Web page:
Sep 22, 2013; New Orleans, LA, USA; New Orleans Saints tight end Jimmy Graham (80) against the Arizona Cardinals during the first half of a game at Mercedes-Benz Superdome. Mandatory Credit: Derick E. Hingle-USA TODAY Sports
Editor’s note: This is a guest post from Kevin Roberts of FantasyFootballOverdose.com. You can follow Fantasy Football Overdose on twitter at @NBAandNFLInfo, and for more information on the NFL visit Fantasy Football Overdose – your online source for anything about fantasy football.
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Should the Saints Let TE Jimmy Graham Walk?
The New Orleans Saints have a decision on their hands. Star tight end Jimmy Graham is headed for free agency, and unless Drew Brees and co. want to lose their best offensive weapon, the franchise needs to pull the trigger on a long-term deal or at least pin the franchise tag on him.
Before they can do either however, the Saints and everyone else involved need to figure out exactly how Graham should be tagged (or signed): as a true tight end, or as a wide receiver?
It’s a valid question, as Graham and his camp would argue that Graham’s value is that of a legit number one wide receiver thanks not only to his usage in the Saints’ offense, but also where he lines up in offensive packages. On the flip-side, the Saints have a fair argument in the fact that Graham was drafted as a tight end and plays the position – seen both visually and on paper.
Even Graham’s quarterback, Drew Brees, has come to the franchise’s aid, saying, “He’s a tight end. We’re able to do a lot of creative things with him, just like we’re able to do with a lot of our offensive personnel.”
That’s a nice way of saying Graham is listed as a tight end by position, but deployed more like a wide receiver. Seeing as Graham actually played only a third of his snaps as a true tight end in 2013, Graham has a real argument. Even more important, though, is the fact that Graham stands to lose cash if he fails to be paid like a wide receiver. In fact, the difference between the wide receiver and tight end franchise tags was a whopping $4.5 million last year. In other words, it could pay to be as versatile as Graham is.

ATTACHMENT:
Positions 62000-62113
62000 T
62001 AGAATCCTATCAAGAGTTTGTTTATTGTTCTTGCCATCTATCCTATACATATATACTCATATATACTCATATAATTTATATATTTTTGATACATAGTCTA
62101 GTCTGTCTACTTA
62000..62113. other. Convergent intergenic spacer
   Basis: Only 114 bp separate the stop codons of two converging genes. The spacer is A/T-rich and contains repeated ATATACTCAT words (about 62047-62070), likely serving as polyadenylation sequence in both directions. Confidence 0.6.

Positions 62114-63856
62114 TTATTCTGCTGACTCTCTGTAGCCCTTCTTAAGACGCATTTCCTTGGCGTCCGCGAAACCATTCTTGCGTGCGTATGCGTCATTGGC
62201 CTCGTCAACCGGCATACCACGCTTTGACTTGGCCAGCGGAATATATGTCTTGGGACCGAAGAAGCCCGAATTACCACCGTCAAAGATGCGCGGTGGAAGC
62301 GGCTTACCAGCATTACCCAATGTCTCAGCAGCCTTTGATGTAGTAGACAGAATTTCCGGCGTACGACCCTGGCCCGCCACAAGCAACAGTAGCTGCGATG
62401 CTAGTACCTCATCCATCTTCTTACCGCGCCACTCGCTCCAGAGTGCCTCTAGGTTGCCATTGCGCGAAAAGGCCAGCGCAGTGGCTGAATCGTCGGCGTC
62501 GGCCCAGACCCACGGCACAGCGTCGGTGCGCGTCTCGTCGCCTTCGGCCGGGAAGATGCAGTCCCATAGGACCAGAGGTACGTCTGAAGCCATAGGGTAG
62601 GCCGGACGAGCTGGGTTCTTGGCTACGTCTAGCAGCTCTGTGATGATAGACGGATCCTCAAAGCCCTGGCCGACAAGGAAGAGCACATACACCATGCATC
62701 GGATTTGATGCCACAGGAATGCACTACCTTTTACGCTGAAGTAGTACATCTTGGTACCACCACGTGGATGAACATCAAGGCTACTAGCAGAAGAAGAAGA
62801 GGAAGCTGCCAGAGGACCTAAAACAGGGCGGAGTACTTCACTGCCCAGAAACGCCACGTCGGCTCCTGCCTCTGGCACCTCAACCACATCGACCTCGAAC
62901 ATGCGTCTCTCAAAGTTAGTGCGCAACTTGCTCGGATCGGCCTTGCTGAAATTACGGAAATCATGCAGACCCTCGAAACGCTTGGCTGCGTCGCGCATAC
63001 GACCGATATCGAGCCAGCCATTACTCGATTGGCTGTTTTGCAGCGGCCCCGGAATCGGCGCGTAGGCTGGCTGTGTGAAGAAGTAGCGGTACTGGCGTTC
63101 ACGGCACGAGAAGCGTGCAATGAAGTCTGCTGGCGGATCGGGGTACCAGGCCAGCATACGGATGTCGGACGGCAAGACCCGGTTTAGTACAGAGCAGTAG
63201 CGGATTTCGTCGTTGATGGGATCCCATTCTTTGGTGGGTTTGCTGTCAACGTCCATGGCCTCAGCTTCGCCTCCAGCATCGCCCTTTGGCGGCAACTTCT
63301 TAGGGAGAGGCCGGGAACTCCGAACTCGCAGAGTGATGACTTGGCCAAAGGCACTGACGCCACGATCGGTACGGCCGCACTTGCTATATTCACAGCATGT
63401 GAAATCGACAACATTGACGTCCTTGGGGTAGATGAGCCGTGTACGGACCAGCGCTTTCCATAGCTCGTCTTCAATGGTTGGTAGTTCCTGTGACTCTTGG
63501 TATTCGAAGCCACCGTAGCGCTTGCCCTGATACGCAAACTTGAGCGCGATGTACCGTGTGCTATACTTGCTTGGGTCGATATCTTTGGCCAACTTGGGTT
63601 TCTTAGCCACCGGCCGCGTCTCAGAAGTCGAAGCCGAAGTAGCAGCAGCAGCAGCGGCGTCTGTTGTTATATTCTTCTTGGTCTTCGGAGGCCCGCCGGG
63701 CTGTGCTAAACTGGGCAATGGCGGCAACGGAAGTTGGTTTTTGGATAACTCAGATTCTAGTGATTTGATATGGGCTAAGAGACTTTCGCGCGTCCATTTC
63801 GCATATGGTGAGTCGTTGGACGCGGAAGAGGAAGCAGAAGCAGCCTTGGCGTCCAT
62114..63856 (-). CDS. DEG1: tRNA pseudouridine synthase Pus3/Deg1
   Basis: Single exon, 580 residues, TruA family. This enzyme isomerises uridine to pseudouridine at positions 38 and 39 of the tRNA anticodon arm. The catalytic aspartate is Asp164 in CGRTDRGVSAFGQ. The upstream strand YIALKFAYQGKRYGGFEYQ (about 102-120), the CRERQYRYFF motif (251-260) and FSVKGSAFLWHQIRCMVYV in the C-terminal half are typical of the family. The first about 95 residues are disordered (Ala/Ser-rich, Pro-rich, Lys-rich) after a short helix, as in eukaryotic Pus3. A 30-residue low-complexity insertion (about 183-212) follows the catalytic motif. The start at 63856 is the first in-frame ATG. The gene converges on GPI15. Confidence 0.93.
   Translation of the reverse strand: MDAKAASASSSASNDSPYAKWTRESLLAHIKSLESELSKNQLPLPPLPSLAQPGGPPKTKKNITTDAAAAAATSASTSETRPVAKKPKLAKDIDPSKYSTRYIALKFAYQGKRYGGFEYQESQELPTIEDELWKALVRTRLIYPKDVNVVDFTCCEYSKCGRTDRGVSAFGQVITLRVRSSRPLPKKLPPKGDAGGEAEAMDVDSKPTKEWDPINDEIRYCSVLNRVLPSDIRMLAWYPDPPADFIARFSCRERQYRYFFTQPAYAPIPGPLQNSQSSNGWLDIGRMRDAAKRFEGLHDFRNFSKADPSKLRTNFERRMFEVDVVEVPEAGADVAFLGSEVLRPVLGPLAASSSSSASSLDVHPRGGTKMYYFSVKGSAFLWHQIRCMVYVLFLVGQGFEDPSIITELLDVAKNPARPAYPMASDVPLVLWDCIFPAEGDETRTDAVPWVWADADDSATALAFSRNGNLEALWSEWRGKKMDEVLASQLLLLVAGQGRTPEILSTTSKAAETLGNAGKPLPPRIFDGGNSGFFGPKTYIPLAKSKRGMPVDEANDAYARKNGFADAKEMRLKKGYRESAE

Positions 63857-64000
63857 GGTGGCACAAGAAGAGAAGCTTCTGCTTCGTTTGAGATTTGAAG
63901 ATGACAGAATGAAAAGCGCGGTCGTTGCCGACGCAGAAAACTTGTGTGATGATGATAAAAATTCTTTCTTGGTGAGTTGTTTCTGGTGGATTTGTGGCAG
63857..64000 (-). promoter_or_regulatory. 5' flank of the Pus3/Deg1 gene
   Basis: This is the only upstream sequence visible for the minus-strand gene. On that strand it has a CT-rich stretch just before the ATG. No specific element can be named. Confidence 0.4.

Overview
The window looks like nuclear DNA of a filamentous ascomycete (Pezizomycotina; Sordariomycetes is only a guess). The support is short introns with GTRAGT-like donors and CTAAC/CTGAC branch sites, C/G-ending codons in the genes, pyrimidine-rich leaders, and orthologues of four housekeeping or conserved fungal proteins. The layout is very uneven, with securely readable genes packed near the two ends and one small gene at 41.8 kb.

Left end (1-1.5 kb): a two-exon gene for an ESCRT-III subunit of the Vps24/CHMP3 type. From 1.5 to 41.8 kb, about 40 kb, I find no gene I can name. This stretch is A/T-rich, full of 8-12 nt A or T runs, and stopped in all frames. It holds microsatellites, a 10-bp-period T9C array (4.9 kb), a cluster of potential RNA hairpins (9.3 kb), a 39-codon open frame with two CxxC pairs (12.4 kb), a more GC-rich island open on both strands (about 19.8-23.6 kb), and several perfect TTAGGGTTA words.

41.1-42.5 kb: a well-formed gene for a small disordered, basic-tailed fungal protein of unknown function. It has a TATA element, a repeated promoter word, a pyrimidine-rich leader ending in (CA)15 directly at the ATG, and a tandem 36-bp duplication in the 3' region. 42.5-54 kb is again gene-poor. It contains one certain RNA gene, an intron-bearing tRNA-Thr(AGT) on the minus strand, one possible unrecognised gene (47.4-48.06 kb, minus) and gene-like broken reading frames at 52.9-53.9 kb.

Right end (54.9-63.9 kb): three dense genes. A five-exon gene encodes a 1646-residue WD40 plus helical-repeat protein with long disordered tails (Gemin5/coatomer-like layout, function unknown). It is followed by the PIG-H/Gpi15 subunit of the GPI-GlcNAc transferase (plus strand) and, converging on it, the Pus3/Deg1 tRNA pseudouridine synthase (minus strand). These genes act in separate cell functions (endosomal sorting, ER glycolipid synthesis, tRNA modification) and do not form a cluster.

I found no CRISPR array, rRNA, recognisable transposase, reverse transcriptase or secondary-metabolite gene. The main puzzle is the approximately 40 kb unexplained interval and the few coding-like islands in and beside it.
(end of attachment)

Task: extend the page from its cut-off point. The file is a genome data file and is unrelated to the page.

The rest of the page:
The real question on the minds of New Orleans Saints fans, though, is what happens next? More importantly, is there actually a possibility of the Saints not doing what needs to be done to retain their best player on offense?
The short answer has to be no. The Saints are first going to do what they can to make sure Graham is viewed contractually as a tight end. That only makes their job easier in re-signing him to a long-term deal, while also makes the act of slapping a one-year franchise tag less expensive.
However, even if Graham were to find a way to make it so he is treated like a wide receiver, it doesn’t appear the Saints will bat an eye. Saints’ GM Mickey Loomis has already made it clear that keeping Graham is a top priority, and if a long-term agreement can’t be made in the near future, the franchise tag is the next step to be taken.
Addressing the idea of Graham being considered a wide receiver with the franchise tag instead of a tight end, Loomis simply stated that Graham plays the position he always has, saying, “That’s where he was drafted and that’s what he is”.